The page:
And maybe some of that detachment has to do with the fact that Kwon-sook is starting to develop romantic feelings for Tae-young. The signs are subtle — because even she hasn’t picked up on them — but they’re there and most obviously manifest when she sees Tae-young and Soo-yeon (who wants to restart their relationship) together. Despite being exes, there’s still a comfortable familiarity between the former lovers that leaves Kwon-sook feeling like a third wheel, especially when Tae-young leans on Soo-yeon when his world comes crashing down on him.

After sending KIM HEE-WON (Choi Jae-woong) to Taiwan to continue his baseball career, Tae-young believes his friend is safely out of harm’s way. What Tae-young doesn’t know, though, is that the match-riggers haven’t left Hee-won alone, and so he commits suicide overseas, leaving behind a three-page confession of his involvement with the match-fixing.

The news absolutely destroys Tae-young, and the scenes depicting his grief and depression were the definition of perfection. When he tries to leave for the funeral without his shoes — oof! Kwon-sook takes care of him passively, making him porridge for him and ensuring he eats, but she worries that he’s closeted himself in his room.

Unable to coax him out into the light, she asks Soo-yeon for help, and Soo-yeon takes a more aggressive approach by breaking into Tae-young’s space and offering him a shoulder to cry on. Kwon-sook observes the intimate moment as an outsider and is envious of their connection. Meanwhile, the fresh flowers she purchased to try and cheer him up are on the floor next to their shattered vase.

Struggling to find her own means of helping Tae-young, Kwon-sook continues to assist in quiet little ways in between her training sessions. One day, during her morning run, the husband of the nice neighborhood halmoni, who always gives her candy, asks about her “boyfriend” (Tae-young). When Kwon-sook — without correcting him, mind you — explains that Tae-young is going through a rough time, he motivates her to find her own way of helping Tae-young climb out of the darkness.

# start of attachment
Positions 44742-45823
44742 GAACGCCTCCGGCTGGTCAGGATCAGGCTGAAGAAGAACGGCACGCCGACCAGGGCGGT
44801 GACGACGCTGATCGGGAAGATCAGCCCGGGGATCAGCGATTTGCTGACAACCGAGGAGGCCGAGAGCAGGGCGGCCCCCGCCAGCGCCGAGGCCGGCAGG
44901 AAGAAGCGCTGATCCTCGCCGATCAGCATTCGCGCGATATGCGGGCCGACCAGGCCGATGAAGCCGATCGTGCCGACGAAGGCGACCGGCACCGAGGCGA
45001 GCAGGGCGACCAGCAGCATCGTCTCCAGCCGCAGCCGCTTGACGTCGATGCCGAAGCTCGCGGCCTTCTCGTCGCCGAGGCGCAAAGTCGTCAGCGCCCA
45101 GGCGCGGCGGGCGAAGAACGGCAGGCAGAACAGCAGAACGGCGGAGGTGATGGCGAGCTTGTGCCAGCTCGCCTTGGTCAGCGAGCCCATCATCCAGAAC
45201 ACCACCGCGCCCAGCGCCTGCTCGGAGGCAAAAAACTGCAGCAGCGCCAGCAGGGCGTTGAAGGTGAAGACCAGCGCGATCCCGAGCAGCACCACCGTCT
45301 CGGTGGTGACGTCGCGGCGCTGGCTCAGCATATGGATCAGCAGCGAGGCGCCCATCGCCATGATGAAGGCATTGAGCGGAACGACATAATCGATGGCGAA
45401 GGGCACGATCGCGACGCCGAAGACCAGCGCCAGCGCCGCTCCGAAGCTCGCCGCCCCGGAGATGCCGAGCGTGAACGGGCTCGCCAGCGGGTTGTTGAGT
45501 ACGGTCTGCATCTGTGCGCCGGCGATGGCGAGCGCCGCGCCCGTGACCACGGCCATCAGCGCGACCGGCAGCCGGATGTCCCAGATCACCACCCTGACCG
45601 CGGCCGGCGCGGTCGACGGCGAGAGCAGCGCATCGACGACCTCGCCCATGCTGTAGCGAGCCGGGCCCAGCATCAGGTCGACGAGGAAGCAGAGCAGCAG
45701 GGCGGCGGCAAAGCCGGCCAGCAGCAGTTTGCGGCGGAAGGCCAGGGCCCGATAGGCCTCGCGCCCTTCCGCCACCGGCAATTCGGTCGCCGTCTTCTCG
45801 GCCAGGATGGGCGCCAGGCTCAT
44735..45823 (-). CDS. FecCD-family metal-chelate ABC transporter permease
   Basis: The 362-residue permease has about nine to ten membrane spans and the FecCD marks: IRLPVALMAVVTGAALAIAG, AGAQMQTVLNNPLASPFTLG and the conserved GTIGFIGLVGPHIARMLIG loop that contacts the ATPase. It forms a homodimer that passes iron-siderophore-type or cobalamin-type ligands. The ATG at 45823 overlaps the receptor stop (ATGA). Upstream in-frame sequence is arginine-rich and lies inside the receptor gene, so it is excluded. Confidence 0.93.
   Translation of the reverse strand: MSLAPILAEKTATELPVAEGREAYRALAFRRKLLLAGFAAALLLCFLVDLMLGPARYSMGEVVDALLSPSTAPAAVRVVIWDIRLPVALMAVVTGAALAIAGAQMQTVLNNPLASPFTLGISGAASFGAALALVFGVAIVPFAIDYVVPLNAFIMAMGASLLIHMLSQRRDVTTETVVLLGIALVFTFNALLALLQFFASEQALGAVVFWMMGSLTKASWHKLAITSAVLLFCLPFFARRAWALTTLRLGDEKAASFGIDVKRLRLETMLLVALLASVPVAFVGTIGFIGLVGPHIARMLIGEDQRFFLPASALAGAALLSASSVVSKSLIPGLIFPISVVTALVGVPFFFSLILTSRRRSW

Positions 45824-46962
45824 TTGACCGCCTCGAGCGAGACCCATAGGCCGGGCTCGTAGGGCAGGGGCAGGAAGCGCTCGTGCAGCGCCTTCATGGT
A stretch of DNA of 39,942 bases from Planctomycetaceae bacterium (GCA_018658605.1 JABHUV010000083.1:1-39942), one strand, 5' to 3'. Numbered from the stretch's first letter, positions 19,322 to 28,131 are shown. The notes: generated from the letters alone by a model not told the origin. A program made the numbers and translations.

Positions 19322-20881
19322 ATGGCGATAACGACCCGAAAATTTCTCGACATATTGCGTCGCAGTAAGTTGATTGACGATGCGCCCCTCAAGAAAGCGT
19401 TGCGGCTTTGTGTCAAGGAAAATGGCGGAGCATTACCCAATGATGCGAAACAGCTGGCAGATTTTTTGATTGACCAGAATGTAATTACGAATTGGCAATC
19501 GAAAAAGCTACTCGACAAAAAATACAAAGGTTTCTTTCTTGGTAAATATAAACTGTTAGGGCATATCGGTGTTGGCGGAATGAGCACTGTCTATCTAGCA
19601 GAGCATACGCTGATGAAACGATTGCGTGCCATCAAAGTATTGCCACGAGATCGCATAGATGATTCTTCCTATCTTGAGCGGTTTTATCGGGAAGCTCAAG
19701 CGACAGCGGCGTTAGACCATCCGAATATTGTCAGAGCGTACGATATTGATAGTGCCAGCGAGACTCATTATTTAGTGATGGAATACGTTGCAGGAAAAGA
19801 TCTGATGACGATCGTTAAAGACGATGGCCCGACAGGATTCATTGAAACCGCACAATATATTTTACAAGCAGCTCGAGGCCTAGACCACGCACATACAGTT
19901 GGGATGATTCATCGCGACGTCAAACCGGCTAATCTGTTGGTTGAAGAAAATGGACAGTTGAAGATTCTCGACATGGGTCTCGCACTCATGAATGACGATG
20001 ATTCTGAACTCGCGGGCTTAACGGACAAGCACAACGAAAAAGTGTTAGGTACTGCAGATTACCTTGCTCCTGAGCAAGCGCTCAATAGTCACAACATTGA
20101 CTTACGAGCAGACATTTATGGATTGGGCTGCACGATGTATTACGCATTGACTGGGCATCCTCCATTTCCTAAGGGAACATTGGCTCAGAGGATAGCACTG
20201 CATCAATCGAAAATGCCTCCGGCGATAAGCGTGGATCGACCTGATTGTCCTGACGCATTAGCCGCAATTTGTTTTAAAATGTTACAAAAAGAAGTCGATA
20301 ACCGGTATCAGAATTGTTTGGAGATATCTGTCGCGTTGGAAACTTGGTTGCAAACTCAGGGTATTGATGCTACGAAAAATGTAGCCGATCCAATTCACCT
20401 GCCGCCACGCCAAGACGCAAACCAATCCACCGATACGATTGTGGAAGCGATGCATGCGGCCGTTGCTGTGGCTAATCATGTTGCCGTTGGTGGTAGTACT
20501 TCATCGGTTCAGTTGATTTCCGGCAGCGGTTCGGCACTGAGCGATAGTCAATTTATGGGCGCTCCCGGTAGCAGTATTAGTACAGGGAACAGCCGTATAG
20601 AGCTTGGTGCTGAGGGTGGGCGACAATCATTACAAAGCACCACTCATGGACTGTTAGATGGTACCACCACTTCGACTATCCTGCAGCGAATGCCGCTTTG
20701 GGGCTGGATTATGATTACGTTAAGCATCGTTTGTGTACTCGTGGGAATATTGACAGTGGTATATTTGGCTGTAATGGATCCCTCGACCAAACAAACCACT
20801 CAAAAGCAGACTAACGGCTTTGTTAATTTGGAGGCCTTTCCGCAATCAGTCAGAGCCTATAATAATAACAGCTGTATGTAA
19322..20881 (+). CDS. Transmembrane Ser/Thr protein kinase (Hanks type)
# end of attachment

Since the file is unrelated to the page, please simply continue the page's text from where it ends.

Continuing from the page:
Inspired by a technique that once worked for her, Kwon-sook forcefully drags Tae-young out of bed and into the boxing ring. With instructions to try and punch her, Kwon-sook riles him up until he reaches his emotional breaking point and cries. This scene, y’all. This scene was everything, and both actors deserve awards (and certainly better viewer ratings) for this scene alone.

After Tae-young’s cathartic crying session, he gradually rejoins the world and Kwon-sook on her daily runs, but now that Tae-young has overcome his debilitating grief, he’s become focused on finding justice for Hee-won. The match-rigging syndicate has gone underground since Hee-won’s death prompted an investigation into the claims Hee-won made in his suicide letter, but it’s only a matter of time before they resurface and come after Tae-young for the money he owes them.

All signs point to Tae-young going rogue and on the offensive to gather the evidence he needs to entrap them, and the biggest sign of them all is that he’s severing his connections with the people who could be harmed either directly by the match-riggers or indirectly if his involvement with the match-fixing is exposed. Most importantly, Tae-young steps down from his company and hands Kwon-sook’s management over to his junior.

She’s distraught by the news, partially because of the feelings she’s starting to develop for him, but equally by the betrayal. What about their plan for her to throw the match and retire into obscurity? He tells her that she can throw the match (or not), but either way it will be on her terms and without him (and the goons chasing him) pressuring her into it.

Although it devastates Kwon-sook to see him rip up their contract, Tae-young earned major brownie points with me this week. Not only is he giving Kwon-sook the autonomy to make her own decisions, but he’s also protecting her by giving her the room to disassociate herself from him — and any potential match-fixing scandals he may be implicated in. Because, even though Hee-won didn’t name any names, a lot of eyes are on Tae-young, Hee-won’s agent with a bad reputation.